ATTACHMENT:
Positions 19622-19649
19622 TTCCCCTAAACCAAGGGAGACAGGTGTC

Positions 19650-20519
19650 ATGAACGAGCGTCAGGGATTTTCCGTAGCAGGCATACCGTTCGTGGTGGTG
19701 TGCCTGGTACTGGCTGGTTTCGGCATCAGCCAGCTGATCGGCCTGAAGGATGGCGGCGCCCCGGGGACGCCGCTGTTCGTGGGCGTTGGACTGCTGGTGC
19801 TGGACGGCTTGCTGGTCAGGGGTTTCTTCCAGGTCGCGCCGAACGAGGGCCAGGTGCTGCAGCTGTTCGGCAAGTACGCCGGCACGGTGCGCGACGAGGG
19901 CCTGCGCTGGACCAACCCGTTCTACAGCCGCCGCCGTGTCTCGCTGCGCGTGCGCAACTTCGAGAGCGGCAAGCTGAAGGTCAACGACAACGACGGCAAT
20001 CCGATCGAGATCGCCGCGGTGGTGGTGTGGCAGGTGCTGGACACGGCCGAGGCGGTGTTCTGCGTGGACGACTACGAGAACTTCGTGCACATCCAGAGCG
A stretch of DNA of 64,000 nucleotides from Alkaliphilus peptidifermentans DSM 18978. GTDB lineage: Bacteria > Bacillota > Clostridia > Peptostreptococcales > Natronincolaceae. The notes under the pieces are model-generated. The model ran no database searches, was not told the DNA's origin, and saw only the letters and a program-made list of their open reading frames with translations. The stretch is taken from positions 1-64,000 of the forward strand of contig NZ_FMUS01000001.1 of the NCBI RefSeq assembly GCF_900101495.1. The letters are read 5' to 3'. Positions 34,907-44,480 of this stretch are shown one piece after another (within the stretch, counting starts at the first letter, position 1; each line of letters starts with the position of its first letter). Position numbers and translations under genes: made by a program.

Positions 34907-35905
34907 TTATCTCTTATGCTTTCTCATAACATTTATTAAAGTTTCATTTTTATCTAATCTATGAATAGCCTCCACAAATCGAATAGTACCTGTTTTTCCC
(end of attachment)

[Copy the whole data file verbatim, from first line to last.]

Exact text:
Positions 19622-19649
19622 TTCCCCTAAACCAAGGGAGACAGGTGTC

Positions 19650-20519
19650 ATGAACGAGCGTCAGGGATTTTCCGTAGCAGGCATACCGTTCGTGGTGGTG
19701 TGCCTGGTACTGGCTGGTTTCGGCATCAGCCAGCTGATCGGCCTGAAGGATGGCGGCGCCCCGGGGACGCCGCTGTTCGTGGGCGTTGGACTGCTGGTGC
19801 TGGACGGCTTGCTGGTCAGGGGTTTCTTCCAGGTCGCGCCGAACGAGGGCCAGGTGCTGCAGCTGTTCGGCAAGTACGCCGGCACGGTGCGCGACGAGGG
19901 CCTGCGCTGGACCAACCCGTTCTACAGCCGCCGCCGTGTCTCGCTGCGCGTGCGCAACTTCGAGAGCGGCAAGCTGAAGGTCAACGACAACGACGGCAAT
20001 CCGATCGAGATCGCCGCGGTGGTGGTGTGGCAGGTGCTGGACACGGCCGAGGCGGTGTTCTGCGTGGACGACTACGAGAACTTCGTGCACATCCAGAGCG
A stretch of DNA of 64,000 nucleotides from Alkaliphilus peptidifermentans DSM 18978. GTDB lineage: Bacteria > Bacillota > Clostridia > Peptostreptococcales > Natronincolaceae. The notes under the pieces are model-generated. The model ran no database searches, was not told the DNA's origin, and saw only the letters and a program-made list of their open reading frames with translations. The stretch is taken from positions 1-64,000 of the forward strand of contig NZ_FMUS01000001.1 of the NCBI RefSeq assembly GCF_900101495.1. The letters are read 5' to 3'. Positions 34,907-44,480 of this stretch are shown one piece after another (within the stretch, counting starts at the first letter, position 1; each line of letters starts with the position of its first letter). Position numbers and translations under genes: made by a program.

Positions 34907-35905
34907 TTATCTCTTATGCTTTCTCATAACATTTATTAAAGTTTCATTTTTATCTAATCTATGAATAGCCTCCACAAATCGAATAGTACCTGTTTTTCCC